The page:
Even though there is no official statement from the Lagos State government, fear of relocation of the Ikeja Computer Village to Abule Egba, an outskirt of Lagos, grips traders and customers
| By Vincent Nzemeke | Apr. 1, 2013 @ 01:00 GMT
THE planned relocation of the popular Computer Village market in Ikeja by the Lagos State Government is causing anxiety among traders and customers. Although, Lagos State Government is yet to announce an official date for the relocation, feelers suggest that it could happen before the end of the first quarter of 2013.
A government source, who pleaded anonymity, because he was not authorised to speak, told Realnews that the government plans to relocate the traders to Kantangowa market in Abule Egba, a suburb of the city, because its present location was initially designed as a residential area. The source said: “Where you have as computer village today used to be a residential area. All the streets that have now been turned into markets were places where people lived and children played freely. Because of the boom in business, it has now become a commercial area. We have to relocate them in pursuance of our original plan. We want to make the area residential again”.
As expected, the government’s decision is generating mixed reactions from traders and customers in the market. While many of the traders are not eager to relocate for certain reasons, some customers appear unperturbed by the planned relocation. Andrew Ifeanyi, a laptop dealer said the decision of the government to relocate the market will pose a big problem for traders who have invested lots of money into their business. According to him, many business owners in the computer village have paid rents in advance to their landlords and it will be difficult to get the money back when they are eventually relocated by the government.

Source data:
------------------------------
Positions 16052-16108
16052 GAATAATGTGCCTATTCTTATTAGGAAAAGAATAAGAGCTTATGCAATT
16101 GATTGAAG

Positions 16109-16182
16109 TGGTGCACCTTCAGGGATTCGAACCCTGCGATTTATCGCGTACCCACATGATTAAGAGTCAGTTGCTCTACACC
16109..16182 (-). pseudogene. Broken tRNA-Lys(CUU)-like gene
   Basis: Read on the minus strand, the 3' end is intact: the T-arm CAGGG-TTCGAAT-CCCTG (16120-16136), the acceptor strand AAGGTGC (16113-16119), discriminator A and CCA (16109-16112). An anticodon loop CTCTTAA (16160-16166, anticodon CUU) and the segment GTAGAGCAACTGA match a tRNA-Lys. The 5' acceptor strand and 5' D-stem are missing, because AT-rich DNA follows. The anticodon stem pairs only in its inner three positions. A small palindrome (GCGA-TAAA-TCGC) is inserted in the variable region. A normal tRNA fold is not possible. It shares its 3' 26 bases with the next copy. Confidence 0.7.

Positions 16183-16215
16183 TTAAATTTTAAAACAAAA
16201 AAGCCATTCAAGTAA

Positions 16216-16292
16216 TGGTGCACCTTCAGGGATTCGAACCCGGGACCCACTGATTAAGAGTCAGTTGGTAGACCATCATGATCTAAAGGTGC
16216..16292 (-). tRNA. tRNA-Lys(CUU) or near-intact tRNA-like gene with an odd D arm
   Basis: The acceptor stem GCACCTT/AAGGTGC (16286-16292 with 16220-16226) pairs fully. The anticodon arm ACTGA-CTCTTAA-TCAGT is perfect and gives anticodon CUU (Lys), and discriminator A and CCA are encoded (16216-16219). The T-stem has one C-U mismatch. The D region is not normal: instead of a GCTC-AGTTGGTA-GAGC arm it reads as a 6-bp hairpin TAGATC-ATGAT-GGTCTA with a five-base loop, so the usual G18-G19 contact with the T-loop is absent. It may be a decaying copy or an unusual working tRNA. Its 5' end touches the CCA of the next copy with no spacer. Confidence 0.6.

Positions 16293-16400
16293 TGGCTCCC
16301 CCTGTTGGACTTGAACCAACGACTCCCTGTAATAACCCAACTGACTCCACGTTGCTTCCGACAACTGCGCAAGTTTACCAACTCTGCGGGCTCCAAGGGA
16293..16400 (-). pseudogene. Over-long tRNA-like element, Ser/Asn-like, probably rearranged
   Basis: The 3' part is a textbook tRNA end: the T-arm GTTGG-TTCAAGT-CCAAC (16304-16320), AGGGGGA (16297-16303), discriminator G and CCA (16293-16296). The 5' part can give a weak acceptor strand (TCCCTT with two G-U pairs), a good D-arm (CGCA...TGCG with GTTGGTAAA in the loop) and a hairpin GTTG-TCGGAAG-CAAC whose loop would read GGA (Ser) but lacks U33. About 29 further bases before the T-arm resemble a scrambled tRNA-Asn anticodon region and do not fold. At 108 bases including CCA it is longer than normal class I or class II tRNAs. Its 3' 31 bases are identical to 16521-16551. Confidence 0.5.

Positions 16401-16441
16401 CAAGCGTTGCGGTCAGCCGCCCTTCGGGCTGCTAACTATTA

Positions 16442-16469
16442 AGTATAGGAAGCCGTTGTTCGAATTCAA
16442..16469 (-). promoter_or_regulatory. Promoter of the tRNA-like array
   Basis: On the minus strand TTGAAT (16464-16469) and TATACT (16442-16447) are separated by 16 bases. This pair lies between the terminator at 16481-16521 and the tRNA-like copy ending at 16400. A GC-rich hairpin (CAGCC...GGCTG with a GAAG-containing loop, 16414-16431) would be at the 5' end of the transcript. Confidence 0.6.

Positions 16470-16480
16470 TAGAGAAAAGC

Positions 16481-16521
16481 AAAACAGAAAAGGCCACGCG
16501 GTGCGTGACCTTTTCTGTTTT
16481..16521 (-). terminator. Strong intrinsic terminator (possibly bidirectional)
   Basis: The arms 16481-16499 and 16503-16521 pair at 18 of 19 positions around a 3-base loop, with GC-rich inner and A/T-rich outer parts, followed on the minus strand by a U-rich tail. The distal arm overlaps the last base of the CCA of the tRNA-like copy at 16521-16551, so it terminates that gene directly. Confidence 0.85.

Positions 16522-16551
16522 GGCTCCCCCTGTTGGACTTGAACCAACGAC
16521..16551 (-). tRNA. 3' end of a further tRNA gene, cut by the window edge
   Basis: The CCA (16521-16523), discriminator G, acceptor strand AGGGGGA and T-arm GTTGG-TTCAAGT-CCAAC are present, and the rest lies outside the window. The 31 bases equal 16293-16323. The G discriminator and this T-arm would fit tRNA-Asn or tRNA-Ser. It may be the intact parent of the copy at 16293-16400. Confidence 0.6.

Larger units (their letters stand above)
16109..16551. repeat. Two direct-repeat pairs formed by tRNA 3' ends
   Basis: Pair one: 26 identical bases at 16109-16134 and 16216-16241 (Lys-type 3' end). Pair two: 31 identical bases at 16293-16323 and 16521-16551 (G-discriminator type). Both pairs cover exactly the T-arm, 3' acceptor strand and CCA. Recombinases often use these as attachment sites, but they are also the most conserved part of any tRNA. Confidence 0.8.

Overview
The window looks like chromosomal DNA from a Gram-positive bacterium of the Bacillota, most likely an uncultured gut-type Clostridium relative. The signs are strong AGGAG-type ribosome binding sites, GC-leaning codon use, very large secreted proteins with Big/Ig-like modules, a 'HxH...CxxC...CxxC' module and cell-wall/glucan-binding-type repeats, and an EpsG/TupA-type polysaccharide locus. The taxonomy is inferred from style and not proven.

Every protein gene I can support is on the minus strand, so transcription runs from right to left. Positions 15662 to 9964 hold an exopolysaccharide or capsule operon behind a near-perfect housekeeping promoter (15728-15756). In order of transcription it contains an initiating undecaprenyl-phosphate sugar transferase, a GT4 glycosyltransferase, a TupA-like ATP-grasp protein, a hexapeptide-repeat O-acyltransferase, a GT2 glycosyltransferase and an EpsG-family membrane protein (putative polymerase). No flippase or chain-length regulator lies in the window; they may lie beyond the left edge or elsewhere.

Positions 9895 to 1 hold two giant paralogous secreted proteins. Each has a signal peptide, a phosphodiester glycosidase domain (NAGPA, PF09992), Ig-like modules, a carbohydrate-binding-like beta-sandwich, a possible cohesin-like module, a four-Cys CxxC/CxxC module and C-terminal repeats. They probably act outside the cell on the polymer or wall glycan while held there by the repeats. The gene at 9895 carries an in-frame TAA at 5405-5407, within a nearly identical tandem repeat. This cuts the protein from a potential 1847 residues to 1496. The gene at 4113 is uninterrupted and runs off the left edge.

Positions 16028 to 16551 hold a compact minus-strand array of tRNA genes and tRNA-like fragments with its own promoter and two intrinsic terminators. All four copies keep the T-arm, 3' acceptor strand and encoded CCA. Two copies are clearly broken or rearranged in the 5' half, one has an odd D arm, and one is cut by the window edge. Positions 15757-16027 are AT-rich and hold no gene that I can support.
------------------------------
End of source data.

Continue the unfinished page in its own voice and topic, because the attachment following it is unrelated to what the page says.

“I understand that the government is trying to make Lagos a mega city but it should also be considerate with us. Many traders in this market have just renewed their rents and if the government decides to relocate the market now, it will be difficult to get the rents back from the landlord”, he said.
Another trader who identified himself as Sunday, questioned the rationale behind the planned relocation of the market when the traders are regularly taxed by the government. He opined that relocating the market from Ikeja to a remote area like Abule Egba, was a delibrate plan by the government to kill their businesses and send them back to their villages.
“Why do they want us to move when they collect taxes from us regularly? So all these years we have been paying taxes to the local and state governments, they didn’t know it was a residential area? Why have they suddenly come up with this plan? When you move this kind of business from a popular place like Ikeja to Abule, you have killed it. By the time we go there now, sales will drop and many of us will be forced to go back to our villages, he posited.
Unlike many of his colleagues, John Ukachukwu, another business owner in the computer village, lends his support to the plan by the government to relocate the market. He, however, cautioned the government to make proper plans in order to avoid controversies before relocating the market.
He said: “I don’t have any problem with the relocation of the computer village. I respect the decision of the government because this place was really planned as a residential area. I also know that whereever we are moved to, people will come there to buy. But those in charge must also ensure that they plan well before relocating people in order to avoid problems. If you are asking people to move, you must make proper plans of where you want them to go”.
Contrary to the fears expressed by some traders, many customers who patronise computer village market are willing to go anywhere they are relocated. A student who buys computer softwares from the village expressed his willingness to go to Abule Egba if the market is relocated. He added: “Where ever this market is relocated to, people will always go there to buy. After all, we go to Lagos to buy clothes and Ladipo to buy spare parts, so going to Abule Egba to buy computers should not be a problem”.
Another customer, who wishes anonymity, also hinted that he would be willing to go to the new computer village as long as he can get what he wants.